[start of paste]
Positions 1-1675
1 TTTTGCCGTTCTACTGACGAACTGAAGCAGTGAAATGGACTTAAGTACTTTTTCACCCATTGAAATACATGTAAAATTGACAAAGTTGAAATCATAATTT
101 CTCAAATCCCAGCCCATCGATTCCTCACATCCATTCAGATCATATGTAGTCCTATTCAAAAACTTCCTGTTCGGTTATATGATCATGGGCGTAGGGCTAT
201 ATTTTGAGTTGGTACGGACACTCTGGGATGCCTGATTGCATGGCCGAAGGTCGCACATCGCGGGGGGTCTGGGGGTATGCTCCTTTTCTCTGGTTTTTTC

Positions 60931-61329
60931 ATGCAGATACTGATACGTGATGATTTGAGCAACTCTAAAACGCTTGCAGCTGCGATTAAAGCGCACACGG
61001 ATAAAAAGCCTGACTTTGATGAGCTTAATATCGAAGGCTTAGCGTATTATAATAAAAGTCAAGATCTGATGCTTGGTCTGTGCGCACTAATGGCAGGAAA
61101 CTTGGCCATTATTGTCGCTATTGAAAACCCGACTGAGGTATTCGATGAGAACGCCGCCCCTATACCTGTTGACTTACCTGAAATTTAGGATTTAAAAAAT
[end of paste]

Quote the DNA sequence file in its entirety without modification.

Positions 1-1675
1 TTTTGCCGTTCTACTGACGAACTGAAGCAGTGAAATGGACTTAAGTACTTTTTCACCCATTGAAATACATGTAAAATTGACAAAGTTGAAATCATAATTT
101 CTCAAATCCCAGCCCATCGATTCCTCACATCCATTCAGATCATATGTAGTCCTATTCAAAAACTTCCTGTTCGGTTATATGATCATGGGCGTAGGGCTAT
201 ATTTTGAGTTGGTACGGACACTCTGGGATGCCTGATTGCATGGCCGAAGGTCGCACATCGCGGGGGGTCTGGGGGTATGCTCCTTTTCTCTGGTTTTTTC

Positions 60931-61329
60931 ATGCAGATACTGATACGTGATGATTTGAGCAACTCTAAAACGCTTGCAGCTGCGATTAAAGCGCACACGG
61001 ATAAAAAGCCTGACTTTGATGAGCTTAATATCGAAGGCTTAGCGTATTATAATAAAAGTCAAGATCTGATGCTTGGTCTGTGCGCACTAATGGCAGGAAA
61101 CTTGGCCATTATTGTCGCTATTGAAAACCCGACTGAGGTATTCGATGAGAACGCCGCCCCTATACCTGTTGACTTACCTGAAATTTAGGATTTAAAAAAT